What to eat during exam time

Give your brain some food for thought.

by: Aletta Lintvelt | 28 Oct 2010

Exams are here and our president has asked parents to give kids as much support as possible. I'm sure he meant that parents should give their kids plenty of positive encouragement and make sure the house is distraction- and noise-free.

As mums (and off course those angelic dads who do the cooking at home), one of the most important advantages we can give our child is what we put on their plates and lunchboxes. As grown-ups, we are all too aware of the difference in energy levels after scoffing a cheesy pizza or say a grilled piece of fish instead. The fact is that if your stomach is pulling your eyes closed, it is really hard to concentrate when you hit the books. And a heavy meal before bedtime is sure to leave you feeling tired in the morning.

Mariana Davel, registered dietician (SA) and consulting dietician for Compass Group Southern Africa, says that learners of any age can optimise their concentration by eating the right “brain” food and looking after their general well being.  “To assist with concentration, learners should consume food that steadily supplies blood glucose to the body, which sustains energy levels and maintains alertness.” The brain needs more energy during exam times due to the vast amounts of time learners spend studying.  The energy derived from food should be low in fat and with a low GI in order to supply a constant flow of glucose to the brain.

Top 10 exam tips
Apply Mariana’s top 10 tips during exam times to assist your body during this time and then scroll down for some fab recipes.

1.    Breakfast is the most important meal of the day and should be low in fat, high in fibre and also include a low fat protein.  The energy available from breakfast will assist with the increased metabolism rate early in the morning. An easy breakfast option is a bran cereal served with low fat milk and a fresh fruit or a slice of low GI seed loaf served with a poached egg and fresh tomato slices.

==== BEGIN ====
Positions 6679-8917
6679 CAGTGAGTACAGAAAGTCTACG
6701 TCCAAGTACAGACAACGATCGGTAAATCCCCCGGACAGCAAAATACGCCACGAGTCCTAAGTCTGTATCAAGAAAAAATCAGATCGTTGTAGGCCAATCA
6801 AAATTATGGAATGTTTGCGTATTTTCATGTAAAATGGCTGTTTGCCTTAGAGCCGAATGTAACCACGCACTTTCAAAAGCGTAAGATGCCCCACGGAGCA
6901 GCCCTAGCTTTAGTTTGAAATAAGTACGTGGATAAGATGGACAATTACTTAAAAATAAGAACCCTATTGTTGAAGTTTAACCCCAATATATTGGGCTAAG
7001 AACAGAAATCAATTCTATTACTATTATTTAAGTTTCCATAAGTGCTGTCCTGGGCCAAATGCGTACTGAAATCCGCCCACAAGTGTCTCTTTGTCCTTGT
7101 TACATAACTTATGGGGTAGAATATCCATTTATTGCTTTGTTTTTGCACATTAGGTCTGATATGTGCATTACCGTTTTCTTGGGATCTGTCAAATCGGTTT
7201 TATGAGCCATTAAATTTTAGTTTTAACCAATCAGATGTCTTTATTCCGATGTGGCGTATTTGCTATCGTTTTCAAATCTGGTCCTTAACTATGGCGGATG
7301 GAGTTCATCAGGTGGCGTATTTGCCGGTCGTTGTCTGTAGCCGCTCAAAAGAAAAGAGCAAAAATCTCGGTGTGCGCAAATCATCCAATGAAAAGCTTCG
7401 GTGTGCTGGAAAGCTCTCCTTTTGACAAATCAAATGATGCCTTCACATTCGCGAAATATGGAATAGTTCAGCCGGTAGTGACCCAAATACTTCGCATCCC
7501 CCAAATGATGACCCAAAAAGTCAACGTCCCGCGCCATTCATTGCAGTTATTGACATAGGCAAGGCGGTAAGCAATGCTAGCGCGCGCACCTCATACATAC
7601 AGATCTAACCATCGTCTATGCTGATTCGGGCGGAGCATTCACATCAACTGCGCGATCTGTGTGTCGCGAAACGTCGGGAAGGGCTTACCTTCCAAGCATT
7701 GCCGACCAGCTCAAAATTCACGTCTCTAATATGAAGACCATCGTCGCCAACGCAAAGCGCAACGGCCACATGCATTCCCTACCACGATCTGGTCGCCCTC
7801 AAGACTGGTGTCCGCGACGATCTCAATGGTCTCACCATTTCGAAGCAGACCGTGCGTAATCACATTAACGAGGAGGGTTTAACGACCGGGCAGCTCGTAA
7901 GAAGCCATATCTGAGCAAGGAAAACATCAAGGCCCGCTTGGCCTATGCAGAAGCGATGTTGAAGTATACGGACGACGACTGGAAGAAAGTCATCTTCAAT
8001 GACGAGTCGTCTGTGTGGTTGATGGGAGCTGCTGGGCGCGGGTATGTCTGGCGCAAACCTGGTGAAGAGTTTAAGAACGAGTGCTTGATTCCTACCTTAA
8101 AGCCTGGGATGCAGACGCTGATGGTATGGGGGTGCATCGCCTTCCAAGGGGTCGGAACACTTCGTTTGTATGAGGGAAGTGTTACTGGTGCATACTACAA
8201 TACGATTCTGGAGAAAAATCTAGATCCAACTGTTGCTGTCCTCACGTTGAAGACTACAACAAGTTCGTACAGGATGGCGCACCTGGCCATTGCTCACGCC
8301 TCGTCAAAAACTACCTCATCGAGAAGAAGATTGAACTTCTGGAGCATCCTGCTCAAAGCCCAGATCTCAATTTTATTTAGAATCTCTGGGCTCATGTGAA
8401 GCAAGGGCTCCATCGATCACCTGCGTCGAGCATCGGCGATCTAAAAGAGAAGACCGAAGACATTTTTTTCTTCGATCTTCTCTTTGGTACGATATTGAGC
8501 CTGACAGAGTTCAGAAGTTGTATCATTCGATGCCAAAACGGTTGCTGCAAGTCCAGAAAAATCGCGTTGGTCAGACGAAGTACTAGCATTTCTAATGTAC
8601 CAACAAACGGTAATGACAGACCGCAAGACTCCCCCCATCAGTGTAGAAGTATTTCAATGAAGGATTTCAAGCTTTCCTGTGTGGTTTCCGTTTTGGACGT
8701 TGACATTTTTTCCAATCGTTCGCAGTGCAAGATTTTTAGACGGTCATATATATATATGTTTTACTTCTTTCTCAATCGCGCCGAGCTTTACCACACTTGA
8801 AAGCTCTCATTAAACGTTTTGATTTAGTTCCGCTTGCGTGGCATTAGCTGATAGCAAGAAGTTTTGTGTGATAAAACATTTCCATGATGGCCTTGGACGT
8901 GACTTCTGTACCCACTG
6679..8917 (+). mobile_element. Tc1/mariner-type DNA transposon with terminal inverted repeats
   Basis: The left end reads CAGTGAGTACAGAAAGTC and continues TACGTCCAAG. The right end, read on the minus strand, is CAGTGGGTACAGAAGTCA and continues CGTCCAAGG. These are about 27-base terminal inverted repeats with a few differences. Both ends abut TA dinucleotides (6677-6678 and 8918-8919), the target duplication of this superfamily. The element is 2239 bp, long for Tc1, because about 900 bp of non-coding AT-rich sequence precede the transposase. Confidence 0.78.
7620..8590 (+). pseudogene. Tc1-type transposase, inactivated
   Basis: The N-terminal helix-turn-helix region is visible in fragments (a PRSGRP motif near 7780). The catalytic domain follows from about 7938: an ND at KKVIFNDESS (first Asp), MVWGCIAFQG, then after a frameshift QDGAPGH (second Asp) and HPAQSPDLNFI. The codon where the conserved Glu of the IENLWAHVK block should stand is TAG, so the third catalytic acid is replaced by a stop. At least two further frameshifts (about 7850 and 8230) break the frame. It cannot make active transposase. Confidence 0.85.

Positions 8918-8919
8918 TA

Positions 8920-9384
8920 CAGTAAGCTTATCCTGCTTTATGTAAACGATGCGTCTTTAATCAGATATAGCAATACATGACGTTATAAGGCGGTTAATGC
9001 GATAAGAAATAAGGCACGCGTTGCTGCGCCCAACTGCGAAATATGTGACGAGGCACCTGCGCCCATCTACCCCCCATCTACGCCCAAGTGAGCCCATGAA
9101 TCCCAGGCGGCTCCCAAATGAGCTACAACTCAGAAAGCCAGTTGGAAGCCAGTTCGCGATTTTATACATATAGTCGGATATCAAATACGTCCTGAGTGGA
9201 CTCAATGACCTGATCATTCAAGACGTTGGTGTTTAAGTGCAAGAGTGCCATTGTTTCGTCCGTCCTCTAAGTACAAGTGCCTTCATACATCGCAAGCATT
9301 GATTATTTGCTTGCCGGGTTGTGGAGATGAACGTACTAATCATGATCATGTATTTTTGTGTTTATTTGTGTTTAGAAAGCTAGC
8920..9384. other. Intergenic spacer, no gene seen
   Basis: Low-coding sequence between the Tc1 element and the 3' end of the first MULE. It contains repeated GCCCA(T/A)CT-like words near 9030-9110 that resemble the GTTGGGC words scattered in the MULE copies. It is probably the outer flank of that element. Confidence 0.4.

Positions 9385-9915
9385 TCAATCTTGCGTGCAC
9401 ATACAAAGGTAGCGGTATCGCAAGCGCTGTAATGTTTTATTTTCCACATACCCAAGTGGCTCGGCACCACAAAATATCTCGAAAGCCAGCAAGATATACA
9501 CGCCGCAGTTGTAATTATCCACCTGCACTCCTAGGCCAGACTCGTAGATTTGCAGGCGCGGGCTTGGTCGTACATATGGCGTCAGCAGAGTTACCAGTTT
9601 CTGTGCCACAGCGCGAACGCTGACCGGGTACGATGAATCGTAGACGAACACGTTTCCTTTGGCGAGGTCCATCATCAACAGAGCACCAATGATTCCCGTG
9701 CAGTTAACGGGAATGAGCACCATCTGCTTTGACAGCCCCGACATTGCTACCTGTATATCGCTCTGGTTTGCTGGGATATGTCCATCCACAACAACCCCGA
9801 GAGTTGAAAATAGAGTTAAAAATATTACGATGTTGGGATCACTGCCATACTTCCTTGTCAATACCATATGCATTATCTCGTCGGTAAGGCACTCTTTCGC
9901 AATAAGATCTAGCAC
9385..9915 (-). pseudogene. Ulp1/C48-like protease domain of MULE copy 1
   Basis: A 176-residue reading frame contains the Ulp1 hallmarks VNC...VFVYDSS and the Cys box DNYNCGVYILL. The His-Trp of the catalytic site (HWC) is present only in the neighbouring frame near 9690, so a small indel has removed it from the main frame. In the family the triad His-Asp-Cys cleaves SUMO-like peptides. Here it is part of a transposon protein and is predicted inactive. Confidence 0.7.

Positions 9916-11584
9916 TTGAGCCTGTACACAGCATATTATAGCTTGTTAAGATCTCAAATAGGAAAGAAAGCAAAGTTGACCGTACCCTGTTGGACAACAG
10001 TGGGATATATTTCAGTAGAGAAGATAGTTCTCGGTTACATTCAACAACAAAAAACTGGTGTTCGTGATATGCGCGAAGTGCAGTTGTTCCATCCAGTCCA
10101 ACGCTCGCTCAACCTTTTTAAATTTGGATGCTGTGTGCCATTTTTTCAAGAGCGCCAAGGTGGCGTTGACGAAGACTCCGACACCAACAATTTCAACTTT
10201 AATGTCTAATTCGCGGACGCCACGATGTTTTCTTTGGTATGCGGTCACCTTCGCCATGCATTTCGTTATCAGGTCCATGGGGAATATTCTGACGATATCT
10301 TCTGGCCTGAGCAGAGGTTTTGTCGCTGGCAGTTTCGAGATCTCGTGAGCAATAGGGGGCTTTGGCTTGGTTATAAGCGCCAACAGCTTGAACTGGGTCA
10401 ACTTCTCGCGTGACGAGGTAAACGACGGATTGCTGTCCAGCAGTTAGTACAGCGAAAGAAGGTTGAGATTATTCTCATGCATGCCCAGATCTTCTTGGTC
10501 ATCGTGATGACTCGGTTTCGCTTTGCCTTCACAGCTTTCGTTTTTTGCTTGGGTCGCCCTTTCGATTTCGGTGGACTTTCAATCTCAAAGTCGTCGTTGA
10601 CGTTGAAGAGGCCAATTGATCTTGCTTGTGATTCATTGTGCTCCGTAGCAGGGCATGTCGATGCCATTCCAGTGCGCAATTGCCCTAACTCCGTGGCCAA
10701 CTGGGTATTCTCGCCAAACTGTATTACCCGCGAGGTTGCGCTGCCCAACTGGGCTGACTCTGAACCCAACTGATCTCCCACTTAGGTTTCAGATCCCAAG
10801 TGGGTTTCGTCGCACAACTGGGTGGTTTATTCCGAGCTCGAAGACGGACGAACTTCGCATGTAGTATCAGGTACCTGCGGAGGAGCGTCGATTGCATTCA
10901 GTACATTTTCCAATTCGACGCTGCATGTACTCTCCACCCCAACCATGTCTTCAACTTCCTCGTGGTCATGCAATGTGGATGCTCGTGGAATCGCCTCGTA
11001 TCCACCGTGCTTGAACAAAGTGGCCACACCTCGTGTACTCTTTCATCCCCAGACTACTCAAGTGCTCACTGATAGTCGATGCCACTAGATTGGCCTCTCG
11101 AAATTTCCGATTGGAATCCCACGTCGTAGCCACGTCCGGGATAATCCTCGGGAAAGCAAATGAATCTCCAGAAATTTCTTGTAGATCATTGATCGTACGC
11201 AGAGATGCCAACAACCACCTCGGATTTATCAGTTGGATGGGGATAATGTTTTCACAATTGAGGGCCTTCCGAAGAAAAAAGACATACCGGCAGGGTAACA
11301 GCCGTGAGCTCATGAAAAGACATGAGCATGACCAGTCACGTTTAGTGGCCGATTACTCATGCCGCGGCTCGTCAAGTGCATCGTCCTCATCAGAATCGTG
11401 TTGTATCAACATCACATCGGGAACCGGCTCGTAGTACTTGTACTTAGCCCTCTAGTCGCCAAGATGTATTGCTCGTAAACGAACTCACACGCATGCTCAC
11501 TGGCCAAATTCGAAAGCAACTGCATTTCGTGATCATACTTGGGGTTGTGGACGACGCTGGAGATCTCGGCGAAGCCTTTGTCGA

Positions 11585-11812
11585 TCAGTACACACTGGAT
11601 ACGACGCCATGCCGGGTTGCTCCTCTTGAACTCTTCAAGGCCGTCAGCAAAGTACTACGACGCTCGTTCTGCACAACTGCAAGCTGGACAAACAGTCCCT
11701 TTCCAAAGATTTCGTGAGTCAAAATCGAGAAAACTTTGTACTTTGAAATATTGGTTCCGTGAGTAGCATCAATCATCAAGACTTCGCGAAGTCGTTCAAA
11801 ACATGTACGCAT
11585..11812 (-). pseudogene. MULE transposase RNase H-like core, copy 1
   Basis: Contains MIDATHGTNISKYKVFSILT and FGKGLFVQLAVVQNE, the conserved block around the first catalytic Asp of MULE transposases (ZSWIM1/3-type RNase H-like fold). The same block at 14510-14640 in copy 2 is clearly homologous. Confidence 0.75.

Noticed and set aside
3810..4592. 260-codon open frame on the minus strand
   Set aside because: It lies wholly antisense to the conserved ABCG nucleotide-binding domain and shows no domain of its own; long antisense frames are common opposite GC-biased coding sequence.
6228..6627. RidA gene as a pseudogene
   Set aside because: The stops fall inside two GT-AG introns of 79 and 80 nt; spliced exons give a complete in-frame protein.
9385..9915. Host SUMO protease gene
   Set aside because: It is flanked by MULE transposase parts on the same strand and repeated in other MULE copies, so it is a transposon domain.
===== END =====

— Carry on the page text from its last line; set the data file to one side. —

2.    Enjoy 3 meals per day.  Keep them high in fibre, low in fat and add a variety of fruit, vegetables or salads to each meal. A typical lunch can be a sandwich, low GI bread with lean ham and avocado served with a small green salad.

3.    Eat balanced meals.  Include starch, protein and a variety of fresh fruit and vegetables in meals.  Fatty fish e.g. salmon, tuna, mackerel, pilchards, sardines (rich in omega 3) is also a good option to include during stressful times. See healthy family recipes here.

4.    Snack frequently
on fruit and healthy foods to sustain energy needed by the brain. Snack on low fat items (as high fat items will cause nausea) and high fibre items (fibre will sustain energy levels and will prevent drop in sugar levels). Snack could include a small low fat yoghurt or 3 provitas with a spread or a fresh fruit. More lunchbox ideas here.

5.    Drink water in order to prevent dehydration.  Dehydration causes headache, feeling tired and having no energy.  Add taste to the water by adding a few slices of fresh apple or mint leaves.

6.    Exercise – this will increase serotonin levels in the blood which will assist in feeling better.  Exercise also increase the blood and oxygen flow to the brain!!  It also assists with the additional stress experienced during exams.

7.    Breaks are important.  Keep them short and as part of a study roster.

8.    Enough sleep is important.  Make sure that you get enough sleep during the exams.  Lack of sleep has a negative effect on concentration and causes mood swings.

9.    Avoid energy drinks as they are normally high in refined sugar and caffeine which will stimulate heart rate, increase energy initially but then causes drowsiness.

10.    Don’t smoke, as the nicotine increases anxiety levels – this tip is for the older learners that are tempted to succumb to peer pressure. 
•    For more information, contact Mariana Davel on 071 332 2610 or on her email: marianadavel@vodamail.co.za

Brain food recipes

1. Salmon goujons - a brain-smart take on fishfingers.

2. Pear and honey yoghurt smoothie - when the going gets tough, this will bring some much needed encouragement. 

3. Ostrich keftedes - fragrant little meatballs that go into lunchboxes, fill pittas or be tossed through pasta.

4. Low-GI Fruit and seed crunchie - a treat that is scrumptious and good for you.

5. Tuna Frittata - to up the health-factor, substitute the pasta in this recipe for butterbeans and use low-fat milk instead.


- Aletta Lintvelt

Read more on: aletta lintvelt  |  healthy eating  |  brain  |  exams


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